A client has a mature 7ft tall snowball viburnum which 2 years ago had a wind damaged branch fall on it essentially splitting it in two. The affected main stems were split but not severed and so were wrapped in an effort to graft it back together.
The whole shrub is now pretty healthy but has two very distinct halves. The front has the usual growth and snowball type flowers but in the rear half the shoots are all poker straight and the flowers are almost completely different as they are much like a lace-cap hydrangea.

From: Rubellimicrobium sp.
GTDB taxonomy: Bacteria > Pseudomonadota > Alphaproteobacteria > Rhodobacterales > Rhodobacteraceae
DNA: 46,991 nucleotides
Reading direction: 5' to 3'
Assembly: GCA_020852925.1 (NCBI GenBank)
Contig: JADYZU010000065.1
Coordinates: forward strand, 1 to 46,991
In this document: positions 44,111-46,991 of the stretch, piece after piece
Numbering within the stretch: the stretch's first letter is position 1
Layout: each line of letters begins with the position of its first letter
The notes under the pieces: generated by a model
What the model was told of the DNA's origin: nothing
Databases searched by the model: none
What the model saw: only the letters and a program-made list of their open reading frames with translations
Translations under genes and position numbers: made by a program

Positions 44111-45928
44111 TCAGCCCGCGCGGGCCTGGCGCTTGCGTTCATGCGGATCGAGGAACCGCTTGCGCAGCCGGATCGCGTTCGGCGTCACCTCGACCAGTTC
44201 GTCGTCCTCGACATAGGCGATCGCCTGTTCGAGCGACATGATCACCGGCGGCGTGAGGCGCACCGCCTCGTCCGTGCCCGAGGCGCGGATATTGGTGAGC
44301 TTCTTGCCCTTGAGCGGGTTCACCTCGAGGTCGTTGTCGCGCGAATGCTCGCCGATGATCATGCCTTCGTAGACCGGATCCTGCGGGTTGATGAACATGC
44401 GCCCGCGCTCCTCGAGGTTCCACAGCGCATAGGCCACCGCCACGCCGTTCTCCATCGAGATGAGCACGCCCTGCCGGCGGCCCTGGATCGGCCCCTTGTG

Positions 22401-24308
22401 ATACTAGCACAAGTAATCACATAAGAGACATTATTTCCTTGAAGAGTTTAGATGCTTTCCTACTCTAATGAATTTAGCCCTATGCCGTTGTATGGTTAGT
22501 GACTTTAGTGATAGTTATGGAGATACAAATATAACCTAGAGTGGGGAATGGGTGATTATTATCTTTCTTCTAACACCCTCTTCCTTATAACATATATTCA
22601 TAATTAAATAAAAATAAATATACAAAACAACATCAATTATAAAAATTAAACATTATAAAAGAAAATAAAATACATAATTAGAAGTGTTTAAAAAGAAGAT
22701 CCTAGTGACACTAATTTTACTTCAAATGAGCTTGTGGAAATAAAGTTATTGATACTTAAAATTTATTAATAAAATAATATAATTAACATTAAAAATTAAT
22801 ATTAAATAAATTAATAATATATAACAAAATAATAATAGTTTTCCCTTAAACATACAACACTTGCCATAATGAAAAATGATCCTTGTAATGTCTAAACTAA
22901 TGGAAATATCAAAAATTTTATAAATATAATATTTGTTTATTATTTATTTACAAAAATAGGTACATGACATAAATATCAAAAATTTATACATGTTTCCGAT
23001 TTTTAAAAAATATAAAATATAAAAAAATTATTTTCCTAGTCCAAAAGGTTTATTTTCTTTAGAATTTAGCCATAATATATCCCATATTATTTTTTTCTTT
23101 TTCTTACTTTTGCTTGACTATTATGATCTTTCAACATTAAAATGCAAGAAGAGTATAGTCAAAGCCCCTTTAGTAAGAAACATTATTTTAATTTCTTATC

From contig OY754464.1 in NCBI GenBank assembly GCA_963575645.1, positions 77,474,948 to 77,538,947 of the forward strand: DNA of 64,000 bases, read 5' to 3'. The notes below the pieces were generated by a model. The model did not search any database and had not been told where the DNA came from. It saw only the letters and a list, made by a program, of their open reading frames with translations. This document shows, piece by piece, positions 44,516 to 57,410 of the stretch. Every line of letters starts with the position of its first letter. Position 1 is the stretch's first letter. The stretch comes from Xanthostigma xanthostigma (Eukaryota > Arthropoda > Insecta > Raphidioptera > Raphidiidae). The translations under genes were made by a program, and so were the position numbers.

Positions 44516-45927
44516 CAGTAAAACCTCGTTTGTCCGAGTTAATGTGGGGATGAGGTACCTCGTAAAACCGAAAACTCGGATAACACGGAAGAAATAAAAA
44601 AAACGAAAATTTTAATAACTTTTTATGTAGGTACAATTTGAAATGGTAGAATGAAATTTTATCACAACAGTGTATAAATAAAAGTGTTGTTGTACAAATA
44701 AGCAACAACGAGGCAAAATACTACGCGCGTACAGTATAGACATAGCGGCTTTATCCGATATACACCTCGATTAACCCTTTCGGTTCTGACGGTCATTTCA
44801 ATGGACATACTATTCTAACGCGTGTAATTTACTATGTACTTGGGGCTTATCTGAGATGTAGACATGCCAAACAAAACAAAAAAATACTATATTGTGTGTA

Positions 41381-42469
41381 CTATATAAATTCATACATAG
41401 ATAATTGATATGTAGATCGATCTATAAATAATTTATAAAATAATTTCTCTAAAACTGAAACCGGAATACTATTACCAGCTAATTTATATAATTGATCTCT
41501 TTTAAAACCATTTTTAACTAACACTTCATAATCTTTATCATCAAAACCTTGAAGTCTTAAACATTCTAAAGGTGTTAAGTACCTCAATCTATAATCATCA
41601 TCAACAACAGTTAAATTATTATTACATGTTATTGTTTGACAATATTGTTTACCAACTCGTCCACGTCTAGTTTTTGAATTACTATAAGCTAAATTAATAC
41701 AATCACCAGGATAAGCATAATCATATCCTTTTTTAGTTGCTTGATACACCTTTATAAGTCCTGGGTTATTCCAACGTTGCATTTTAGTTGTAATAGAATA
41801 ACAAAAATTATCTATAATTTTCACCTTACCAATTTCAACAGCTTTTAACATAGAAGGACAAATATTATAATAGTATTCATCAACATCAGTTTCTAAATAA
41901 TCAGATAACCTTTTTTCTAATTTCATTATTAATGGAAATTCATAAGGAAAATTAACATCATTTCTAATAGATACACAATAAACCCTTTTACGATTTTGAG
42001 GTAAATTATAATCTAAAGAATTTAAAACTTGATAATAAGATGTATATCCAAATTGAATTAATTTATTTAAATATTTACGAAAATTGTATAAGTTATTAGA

Any suggestions of what to do with the long term aim being to 'weed out' the inferior growth?
Sorry for the bump but i know all the plantsmen/ plantswomen take bank holidays off.... just kidding no descrimination here
Sounds like the root stock, which is possibly the native species guelder rose (Viburnum opulus) is sending up vigorous suckers so these need to be cut right back if you want to keep the grafted cultivar?
Its kind of the opposite actually, the original plant and therefore rootstock is the better half we want to keep and the 'graft' which is problematic growth